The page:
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            The poem "Digging" (533) by Seamus Heaney is about a person looking out of a window at their Father digging. The poet is describing what he/she sees while their Father is working hard. Then the poem goes on to describe the feelings and emotions that the individual is feeling while the digging is occurring. .
             The first and most obvious clue that allows me to realize who the author is in line one, "Between my finger and my thumb." (1). The poet writes in the first person throughout the poem creating the belief that he is speaking about himself. He writes about his Father and his Grandfather and he seems to move from describing his Father to describing his Grandfather. He does this so smoothly that the reader hardly notices that the transition from Father to Grandfather took place. The second clue to revealing the author is slightly more hidden. The poet mentions turf. Now Ireland is one of the only countries left in Europe that still have turf bogs. Since Seamus Heaney is Irish there is an obvious link to his country. When the poet writes about his Grandfather he implies that there used to be a lot of turf cutters in his day. "My Grandfather cut more turf in a day than any other man on Toners bog," (17-18). The lines show the amount of pride that the boy has towards his Grandfather. The line also implies that there used to be a lot of turf-cutters in his day. .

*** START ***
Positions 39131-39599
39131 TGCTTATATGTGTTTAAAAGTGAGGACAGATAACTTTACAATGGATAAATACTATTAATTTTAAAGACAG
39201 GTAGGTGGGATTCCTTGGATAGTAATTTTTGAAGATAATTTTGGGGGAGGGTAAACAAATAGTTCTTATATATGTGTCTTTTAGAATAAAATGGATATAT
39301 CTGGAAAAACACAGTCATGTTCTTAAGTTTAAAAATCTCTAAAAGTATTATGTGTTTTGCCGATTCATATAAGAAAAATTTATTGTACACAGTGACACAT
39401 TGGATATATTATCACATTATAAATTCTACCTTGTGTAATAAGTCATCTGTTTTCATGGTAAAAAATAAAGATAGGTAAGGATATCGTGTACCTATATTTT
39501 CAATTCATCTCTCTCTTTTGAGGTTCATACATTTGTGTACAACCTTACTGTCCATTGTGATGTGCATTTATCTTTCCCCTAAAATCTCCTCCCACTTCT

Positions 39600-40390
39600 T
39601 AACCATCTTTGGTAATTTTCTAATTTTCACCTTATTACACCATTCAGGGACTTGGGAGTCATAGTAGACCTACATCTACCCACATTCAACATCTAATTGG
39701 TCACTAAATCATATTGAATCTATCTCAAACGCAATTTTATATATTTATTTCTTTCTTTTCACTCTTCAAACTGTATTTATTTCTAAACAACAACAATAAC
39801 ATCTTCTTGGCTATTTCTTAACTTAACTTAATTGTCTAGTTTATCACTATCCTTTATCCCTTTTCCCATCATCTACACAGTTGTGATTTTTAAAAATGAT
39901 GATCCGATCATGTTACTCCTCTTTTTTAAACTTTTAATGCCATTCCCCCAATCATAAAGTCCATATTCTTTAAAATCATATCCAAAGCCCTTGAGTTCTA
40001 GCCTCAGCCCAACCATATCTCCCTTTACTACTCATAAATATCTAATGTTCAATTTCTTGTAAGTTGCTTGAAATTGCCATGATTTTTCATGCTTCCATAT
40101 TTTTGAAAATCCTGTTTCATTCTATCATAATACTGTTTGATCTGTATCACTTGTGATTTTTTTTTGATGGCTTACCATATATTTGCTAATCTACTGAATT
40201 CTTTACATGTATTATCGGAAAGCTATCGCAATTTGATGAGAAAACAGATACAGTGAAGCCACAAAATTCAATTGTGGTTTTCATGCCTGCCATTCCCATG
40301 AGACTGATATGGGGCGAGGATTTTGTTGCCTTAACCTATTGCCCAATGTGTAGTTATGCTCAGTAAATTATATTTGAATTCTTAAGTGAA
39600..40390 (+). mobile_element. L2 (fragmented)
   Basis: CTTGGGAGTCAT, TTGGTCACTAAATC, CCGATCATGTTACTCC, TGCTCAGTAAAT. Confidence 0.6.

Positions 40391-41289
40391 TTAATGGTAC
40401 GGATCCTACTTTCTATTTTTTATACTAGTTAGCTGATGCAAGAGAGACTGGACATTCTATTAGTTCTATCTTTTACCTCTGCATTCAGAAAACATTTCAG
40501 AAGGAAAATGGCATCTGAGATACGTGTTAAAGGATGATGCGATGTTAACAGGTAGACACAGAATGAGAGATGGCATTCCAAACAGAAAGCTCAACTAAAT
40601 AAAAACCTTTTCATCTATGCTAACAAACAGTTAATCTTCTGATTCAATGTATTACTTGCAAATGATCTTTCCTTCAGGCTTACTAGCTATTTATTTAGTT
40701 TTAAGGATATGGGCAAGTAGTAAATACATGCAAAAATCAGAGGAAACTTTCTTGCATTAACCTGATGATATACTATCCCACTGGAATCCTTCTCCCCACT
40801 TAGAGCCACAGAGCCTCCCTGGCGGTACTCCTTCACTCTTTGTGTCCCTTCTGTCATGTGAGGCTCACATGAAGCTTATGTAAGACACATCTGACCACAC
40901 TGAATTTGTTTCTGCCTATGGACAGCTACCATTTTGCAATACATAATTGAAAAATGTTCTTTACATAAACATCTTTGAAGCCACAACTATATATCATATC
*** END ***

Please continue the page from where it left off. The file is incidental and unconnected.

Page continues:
Heaney writes, "But I've no spade to follow men like them." (28). This could be written for a number of reasons, one could be that he just doesn't want to be a turf digger like his family. He might not find it mentally stimulating enough, but fears that his family will be upset about him doing something new and different. But he shows a lot of pride in what his Father and Grandfather do and did for a living. The person may also be upset because turf cutters are no longer needed. In other words the world is changing and "men like them" are no longer needed.

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